Continuous Delivery and DevOps: A Quickstart guide

Paul Swartout (2012)
Review date: May 2013
Summary

This is not a big book, and a determined reader will be able to finish it in one evening. It consists of seven chapters. The first chapter lays the foundation by telling a story about a business that was small and successful, then grew, and then became incorporated into a bigger organization and got bogged down by its larger processes. Chapter two is about spotting "the elephant in the room", i.e. determining how the delivery process actually works and why it's flawed. Openness and honesty are emphasized and some techniques that may be helpful at this stage are presented. Chapter three is about the change process itself; communicating the goal, informing stakeholders, and evangelizing. The next chapter lists some tools and core practices, just briefly.

Chapter five is about culture: Openness, transparency, and behaviors that should be encouraged, like abandoning a blame culture. The following chapter is about challenges, both organizational and people-related, such as reaction to change and adoption curves.

The last and final chapter is about measuring. First simple measures like code coverage and commit rate are covered then the discussion moves towards measuring the overall effectiveness of CD.

Opinion

This book presents a very nice overview of how to introduce continuous delivery (CD) into an organization and what a DevOps team actually does. Its primary strength is its broad picture; it doesn't neglect the fact that an introduction of continuous delivery must be preceded and accompanied by lots and lots of information and marketing. The best use of this book is to put in the hands of a technically savvy executive, who would be affected by the changes brought by CD. You could also read it as a gentle introduction to the topic, but in terms of actually implementing anything, this book would probably not get you very far.

As opposed to The Book on CD, it contains very little about tools and technology in general. Actually, I think I found references to two tools in total (Nagios and Graphite). Technical details are not this book's strength. Instead, it should be read as a guide to communicating and managing the changes that an introduction of CD will bring.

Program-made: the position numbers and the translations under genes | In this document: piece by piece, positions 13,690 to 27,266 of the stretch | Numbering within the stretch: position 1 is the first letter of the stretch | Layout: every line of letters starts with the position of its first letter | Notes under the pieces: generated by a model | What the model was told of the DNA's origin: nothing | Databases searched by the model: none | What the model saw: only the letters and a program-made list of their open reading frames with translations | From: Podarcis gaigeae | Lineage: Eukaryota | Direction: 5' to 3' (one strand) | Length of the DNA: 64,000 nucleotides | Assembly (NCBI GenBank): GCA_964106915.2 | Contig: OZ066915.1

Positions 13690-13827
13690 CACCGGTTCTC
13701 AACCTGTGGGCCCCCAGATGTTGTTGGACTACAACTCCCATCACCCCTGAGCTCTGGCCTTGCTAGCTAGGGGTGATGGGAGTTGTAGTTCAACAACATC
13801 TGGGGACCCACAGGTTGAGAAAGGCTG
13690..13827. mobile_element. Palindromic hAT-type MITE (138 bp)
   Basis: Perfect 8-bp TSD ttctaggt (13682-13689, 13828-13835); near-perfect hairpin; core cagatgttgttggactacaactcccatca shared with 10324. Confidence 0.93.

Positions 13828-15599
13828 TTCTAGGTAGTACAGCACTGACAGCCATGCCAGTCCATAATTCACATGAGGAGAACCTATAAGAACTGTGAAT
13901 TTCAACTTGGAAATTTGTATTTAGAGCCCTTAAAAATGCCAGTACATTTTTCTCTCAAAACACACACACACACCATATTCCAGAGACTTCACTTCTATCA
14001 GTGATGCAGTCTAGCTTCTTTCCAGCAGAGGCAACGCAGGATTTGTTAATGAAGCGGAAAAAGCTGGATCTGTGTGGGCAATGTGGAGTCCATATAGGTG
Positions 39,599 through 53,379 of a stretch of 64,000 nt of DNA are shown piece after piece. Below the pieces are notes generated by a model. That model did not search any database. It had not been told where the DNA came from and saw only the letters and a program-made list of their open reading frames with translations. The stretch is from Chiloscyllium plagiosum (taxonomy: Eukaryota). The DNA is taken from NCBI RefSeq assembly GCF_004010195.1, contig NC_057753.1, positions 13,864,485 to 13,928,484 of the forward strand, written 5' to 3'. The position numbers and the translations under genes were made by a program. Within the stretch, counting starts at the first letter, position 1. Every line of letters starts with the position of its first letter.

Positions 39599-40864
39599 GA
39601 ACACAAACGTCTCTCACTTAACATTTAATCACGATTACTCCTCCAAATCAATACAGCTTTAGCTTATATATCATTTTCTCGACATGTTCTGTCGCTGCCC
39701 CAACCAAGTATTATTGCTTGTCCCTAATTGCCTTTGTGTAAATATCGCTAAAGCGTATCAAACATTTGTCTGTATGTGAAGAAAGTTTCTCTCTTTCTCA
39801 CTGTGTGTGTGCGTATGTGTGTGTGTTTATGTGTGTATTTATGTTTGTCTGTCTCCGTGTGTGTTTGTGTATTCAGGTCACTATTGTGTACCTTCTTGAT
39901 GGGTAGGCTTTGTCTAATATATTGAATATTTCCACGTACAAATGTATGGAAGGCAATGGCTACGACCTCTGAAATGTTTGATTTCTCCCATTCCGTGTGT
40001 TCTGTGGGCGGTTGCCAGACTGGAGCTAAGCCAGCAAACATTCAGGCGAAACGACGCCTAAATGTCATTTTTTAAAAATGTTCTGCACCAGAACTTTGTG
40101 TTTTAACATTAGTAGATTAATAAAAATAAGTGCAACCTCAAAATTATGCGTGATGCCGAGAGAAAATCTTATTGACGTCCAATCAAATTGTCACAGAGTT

I found this book very inspiring, but I would not call it a "Quickstart guide". It's too high level and swishes past concepts that become quite complicated if treated in more detail. For example, the topic of deployment of independent loosely-coupled components gets three quarters of a page, and pretty much nothing is said about branching. Being written the way it is, this book gets away with this approach.

I read it when struggling with organizational issues myself, and found a couple of good angles to things. I get the feeling that the author "has been around" and wants to share some of his "softer" findings, which happened to help me at the time of reading.

My summary and recommendation of this book are as follows: Read this book if you want a map of the entire area of CD and DevOps. The map won't be detailed, but it will cover the entire area. You could also read it as a companion to the more famous book on CD. This is not a "five star", but I really liked that it took on the non-technical perspective, and I always admire authors who can write about a topic in less than 200 pages.

Read it. It's just one evening of your life.

Who should read this book

Those who want an overview of Continuous Delivery or want some inspiration when it comes to introducing CD in the organization will like this book.




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